Despite a varied series of projects, prolific master drummer Michael Shrieve has maintained a comparatively low profile since his days as a member of the original Santana
band. But with the reunion of that ensemble, the time's certainly right for him to step directly into the limelight with Spellbinder, which, even it doesn't exhibit the same deep-rooted fire and ingenuity of Shrieve's higher-profile ensemble, is almost as challenging as it is accessible.
As great a name as is 'Spellbinder' for an album and a band, it only hints at the visceral sensation(s) that ultimately compel such rapture, particularly as they emanate right from the start of "Pop Raladrao." The pulsing rhythms are only slightly less frenzied on "One," but the quick back and forth turns from guitarist Danny Godinez and keyboardist Joe Doria maintain an insistent pace on this track.
There will be listeners who find Shrieve & co's sound a bit too reminiscent of latter-day Santana on a track such as "I Don't Believe You," particularly when John Fricke's trumpet enters the mix to evoke Santana III
(Columbia, 1971), but Spellbinder does sufficiently distinguish itself as a streamlined five-piece wholly instrumental ensemble because they maintain their stylistic focus. It also helps immeasurably that the recording quality on this album is as spacious as it is clear, all the better to hear the bandleader's hard-hitting playing, but also to sense the tactile presence of the other instruments on this languid reading of Monty Alexander's "Renewal."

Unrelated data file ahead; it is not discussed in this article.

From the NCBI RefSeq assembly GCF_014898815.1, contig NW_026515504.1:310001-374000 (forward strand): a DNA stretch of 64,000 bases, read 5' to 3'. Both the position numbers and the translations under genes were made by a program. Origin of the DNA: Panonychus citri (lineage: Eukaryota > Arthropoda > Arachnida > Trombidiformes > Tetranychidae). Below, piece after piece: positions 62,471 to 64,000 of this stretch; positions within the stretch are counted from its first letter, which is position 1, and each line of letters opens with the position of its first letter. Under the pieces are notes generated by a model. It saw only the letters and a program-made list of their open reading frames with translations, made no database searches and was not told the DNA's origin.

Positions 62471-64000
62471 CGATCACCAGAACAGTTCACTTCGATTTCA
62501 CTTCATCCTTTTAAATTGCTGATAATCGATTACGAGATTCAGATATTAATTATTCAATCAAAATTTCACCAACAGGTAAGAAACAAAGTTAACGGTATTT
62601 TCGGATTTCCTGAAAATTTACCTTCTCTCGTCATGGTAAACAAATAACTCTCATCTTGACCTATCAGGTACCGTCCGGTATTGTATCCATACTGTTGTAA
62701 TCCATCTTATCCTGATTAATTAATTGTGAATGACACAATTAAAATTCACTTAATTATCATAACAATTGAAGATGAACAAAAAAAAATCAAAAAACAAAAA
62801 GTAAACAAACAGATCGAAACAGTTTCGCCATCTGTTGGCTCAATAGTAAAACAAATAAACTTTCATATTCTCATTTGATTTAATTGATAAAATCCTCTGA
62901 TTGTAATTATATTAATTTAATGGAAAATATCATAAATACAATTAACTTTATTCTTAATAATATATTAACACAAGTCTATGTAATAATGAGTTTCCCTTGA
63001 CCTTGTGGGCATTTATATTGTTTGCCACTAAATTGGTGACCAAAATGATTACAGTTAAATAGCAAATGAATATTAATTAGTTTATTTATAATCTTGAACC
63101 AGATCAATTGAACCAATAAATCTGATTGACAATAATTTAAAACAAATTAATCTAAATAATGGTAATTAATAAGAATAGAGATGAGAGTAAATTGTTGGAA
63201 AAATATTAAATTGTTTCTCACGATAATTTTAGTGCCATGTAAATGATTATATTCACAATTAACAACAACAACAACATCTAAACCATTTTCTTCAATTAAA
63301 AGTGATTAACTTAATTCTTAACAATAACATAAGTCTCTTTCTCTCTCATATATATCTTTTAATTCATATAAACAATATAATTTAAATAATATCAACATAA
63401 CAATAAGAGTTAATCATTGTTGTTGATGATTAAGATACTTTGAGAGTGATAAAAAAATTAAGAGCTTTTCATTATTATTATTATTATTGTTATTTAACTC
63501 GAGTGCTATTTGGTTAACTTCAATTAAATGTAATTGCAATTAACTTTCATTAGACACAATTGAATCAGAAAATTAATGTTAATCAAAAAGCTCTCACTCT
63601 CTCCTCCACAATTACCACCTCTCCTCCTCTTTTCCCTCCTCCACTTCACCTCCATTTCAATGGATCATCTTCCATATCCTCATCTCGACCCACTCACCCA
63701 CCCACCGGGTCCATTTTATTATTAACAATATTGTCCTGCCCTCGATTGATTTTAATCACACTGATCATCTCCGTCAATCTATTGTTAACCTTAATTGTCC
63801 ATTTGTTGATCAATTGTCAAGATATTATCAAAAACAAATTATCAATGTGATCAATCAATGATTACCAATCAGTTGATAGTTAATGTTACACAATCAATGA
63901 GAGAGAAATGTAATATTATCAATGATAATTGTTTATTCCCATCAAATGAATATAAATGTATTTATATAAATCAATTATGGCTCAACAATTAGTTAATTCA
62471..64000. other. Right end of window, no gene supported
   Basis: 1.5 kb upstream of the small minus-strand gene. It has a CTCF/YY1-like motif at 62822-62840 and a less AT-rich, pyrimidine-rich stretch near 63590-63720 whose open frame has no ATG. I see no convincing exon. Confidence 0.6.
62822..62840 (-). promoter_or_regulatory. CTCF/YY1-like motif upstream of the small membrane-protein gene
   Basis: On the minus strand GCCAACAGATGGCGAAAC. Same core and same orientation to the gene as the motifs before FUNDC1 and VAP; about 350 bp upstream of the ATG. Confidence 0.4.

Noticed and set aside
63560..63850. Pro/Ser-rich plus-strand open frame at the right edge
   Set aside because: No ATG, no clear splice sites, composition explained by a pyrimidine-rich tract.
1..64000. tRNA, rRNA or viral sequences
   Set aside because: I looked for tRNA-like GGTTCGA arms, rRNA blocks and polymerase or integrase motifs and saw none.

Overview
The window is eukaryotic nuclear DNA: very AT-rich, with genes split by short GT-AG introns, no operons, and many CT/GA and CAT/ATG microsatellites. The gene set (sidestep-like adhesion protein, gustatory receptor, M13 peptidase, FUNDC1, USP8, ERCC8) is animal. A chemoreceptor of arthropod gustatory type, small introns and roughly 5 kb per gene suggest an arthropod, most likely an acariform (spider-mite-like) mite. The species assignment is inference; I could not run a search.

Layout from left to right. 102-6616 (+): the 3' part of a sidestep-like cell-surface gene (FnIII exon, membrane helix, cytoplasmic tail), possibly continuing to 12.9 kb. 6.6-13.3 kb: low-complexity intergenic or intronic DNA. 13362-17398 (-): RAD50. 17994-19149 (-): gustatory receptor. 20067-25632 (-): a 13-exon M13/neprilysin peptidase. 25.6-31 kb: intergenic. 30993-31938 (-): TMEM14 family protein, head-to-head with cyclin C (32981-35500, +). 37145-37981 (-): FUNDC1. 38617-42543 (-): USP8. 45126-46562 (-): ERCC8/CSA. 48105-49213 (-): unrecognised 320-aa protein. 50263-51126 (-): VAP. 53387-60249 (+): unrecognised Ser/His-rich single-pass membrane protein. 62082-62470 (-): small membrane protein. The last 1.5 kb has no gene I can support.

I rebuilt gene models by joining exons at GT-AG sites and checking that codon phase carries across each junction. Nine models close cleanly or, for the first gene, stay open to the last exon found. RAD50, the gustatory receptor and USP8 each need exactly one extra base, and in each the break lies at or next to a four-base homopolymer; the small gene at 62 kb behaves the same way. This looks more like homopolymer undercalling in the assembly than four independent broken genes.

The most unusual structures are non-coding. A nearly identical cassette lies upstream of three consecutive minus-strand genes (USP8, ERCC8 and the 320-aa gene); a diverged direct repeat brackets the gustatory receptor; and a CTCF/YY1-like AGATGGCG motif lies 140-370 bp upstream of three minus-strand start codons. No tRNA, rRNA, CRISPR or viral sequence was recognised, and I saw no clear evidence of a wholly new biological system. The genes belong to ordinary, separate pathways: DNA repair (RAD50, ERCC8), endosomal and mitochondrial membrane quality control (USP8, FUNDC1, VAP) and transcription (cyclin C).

Because Michael Shrieve also spearheads Drums of Compassion and Trilon, projects in which he and collaborators (including saxophonist Skerik and percussionist Mike Dillon) explore the universe of ambient sound, it should perhaps come as no surprise there's precious little of that approach on Spellbinder. Yet nothing on this record sounds forced, whether it's one of Doria's originals such as "Deliverance" or a traditional titled "Triloni," and there's not just an abundance of energy emanating from this record, it's marshaled and dispersed in such quick-minded fashion it translates directly to the sounds of the instruments themselves: these tight arrangements carry a unmistkable spontaneity.
That subtle force, for instances, arises directly from the acoustic guitars at the foundation of "1902," particularly as the sounds of the carefully-picked strings interweaves with keyboards and horn to create an authentic Spanish mood. Marking the point within the eleven tracks where the momentum begins to elevate perceptibly, the rise in intensity is almost but not quite indiscernible on "Grump."
Yet the way the band navigates the tricky changes of "Market," allowing a dramatic swirl of instruments to unfurl, is equally ear-catching (as well as motivation to move the body). Therein lies the truth in the name of this band and this record.